There is so much to learn about American history in colonial times. Our whirlwind visit to the prestigious town of Williamsburg, Virginia, on a breezy December afternoon was like galloping on a horse through a beautiful garden too swiftly to appreciate the details. Williamsburg is largely a recreation of the town as it existed in the 18th century, and it has special significance to me as the place where Thomas Jefferson, George Washington, James Madison, and many of the other Founders spoke.
It was winter, and the landscape was desolate—trees were bare, rocky roads were nearly empty, slush was piled at the curb. Biting wind scraped my ears. The townspeople wore plain colonial costumes. Occasionally, several locals—both Caucasians and African Americans—rambled on the street or politely greeted us in front of their shops. I couldn’t tell if they were actors or truly residents of the town. The brick buildings looked roomy from outside but the interiors were surprisingly cramped by dry goods and packages and made even more crowded by the oversized tourists in their heavy winter coats. I had to inch forward to the cashier for fear I would knock over the souvenirs on the shelf.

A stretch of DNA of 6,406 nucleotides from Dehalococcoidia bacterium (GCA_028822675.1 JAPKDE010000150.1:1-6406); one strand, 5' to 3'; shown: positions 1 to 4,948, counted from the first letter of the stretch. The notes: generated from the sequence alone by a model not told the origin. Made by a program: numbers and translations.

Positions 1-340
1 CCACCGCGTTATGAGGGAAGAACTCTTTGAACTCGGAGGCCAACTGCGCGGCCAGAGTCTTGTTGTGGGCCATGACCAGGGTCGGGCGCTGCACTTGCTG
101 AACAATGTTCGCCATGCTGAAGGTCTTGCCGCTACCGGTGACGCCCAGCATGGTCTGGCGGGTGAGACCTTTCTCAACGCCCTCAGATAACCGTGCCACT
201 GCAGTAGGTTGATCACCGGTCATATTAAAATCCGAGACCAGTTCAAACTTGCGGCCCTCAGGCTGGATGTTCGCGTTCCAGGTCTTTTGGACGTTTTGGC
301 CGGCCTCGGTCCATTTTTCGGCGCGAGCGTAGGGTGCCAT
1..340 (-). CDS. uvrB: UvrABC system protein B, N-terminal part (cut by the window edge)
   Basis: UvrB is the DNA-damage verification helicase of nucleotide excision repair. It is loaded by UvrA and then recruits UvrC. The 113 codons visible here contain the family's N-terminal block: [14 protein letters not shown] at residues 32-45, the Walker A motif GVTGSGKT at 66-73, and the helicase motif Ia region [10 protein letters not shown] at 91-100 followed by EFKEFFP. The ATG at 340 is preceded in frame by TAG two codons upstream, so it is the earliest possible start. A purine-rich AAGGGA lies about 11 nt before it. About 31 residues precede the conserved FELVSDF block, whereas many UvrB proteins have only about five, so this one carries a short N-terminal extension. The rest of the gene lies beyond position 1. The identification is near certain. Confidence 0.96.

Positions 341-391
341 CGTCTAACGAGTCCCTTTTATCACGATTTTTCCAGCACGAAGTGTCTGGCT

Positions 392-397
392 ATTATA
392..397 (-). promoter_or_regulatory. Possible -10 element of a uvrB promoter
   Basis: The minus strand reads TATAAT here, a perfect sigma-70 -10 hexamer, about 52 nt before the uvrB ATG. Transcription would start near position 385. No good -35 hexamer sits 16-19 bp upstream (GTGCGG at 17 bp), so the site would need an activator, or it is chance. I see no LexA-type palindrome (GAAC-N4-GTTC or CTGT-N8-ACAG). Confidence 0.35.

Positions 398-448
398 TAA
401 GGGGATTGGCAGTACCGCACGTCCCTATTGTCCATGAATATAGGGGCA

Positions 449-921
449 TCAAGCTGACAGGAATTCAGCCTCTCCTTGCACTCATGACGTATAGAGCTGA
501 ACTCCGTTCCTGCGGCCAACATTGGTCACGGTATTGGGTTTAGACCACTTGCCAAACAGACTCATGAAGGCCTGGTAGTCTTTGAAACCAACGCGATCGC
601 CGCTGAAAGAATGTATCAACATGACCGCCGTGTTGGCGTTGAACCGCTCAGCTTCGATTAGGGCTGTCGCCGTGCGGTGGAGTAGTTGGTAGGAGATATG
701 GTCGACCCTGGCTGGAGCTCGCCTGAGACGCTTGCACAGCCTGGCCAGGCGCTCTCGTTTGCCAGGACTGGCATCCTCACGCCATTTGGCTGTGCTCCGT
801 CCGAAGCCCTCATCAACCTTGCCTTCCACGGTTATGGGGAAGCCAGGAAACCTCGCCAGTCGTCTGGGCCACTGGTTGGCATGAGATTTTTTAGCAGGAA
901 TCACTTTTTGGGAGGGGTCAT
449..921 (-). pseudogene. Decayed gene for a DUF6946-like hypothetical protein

We went into an old-fashioned inn for lunch. The portion must be appropriate to the time—half the amount of a regular serving in a modern American restaurant. That amount was in fact the portion which the restaurants in China would serve. No wonder today’s Americans have bigger bones than those in the colonial time. In the inn, quite a few servers were African Americans in order to recall the slave history, while a majority of customers were Caucasians. I was the only Asian there. The space between each table was narrow, allowing me to glimpse at what the next table ordered, or to discover the tiny bottle that a woman patron kept pouring into her ice tea. The most intriguing sign in the inn was the direction to “the necessary.” I remembered in ancient Chinese there was a similar expression as well. I wondered if I told a modern American that I wanted to use the necessary, he would understand.
Even though I couldn’t see as much as I would have in summertime in Williamsburg, I appreciated the effort to be authenitic —the colonial court house, the public stock where wrongdoers were locked for public view, the horse wagons and the layout of the town. I couldn’t help thinking that while America has preserved its historical sites, China has demolished countless historical buildings to make way for factories and office buildings. One of my travel mates once commented that Shanghai is thousands of years older than New York but looks much newer. In Williamsburg, I became aware that China is destroying its past while America is recreating the look and feel of an older time.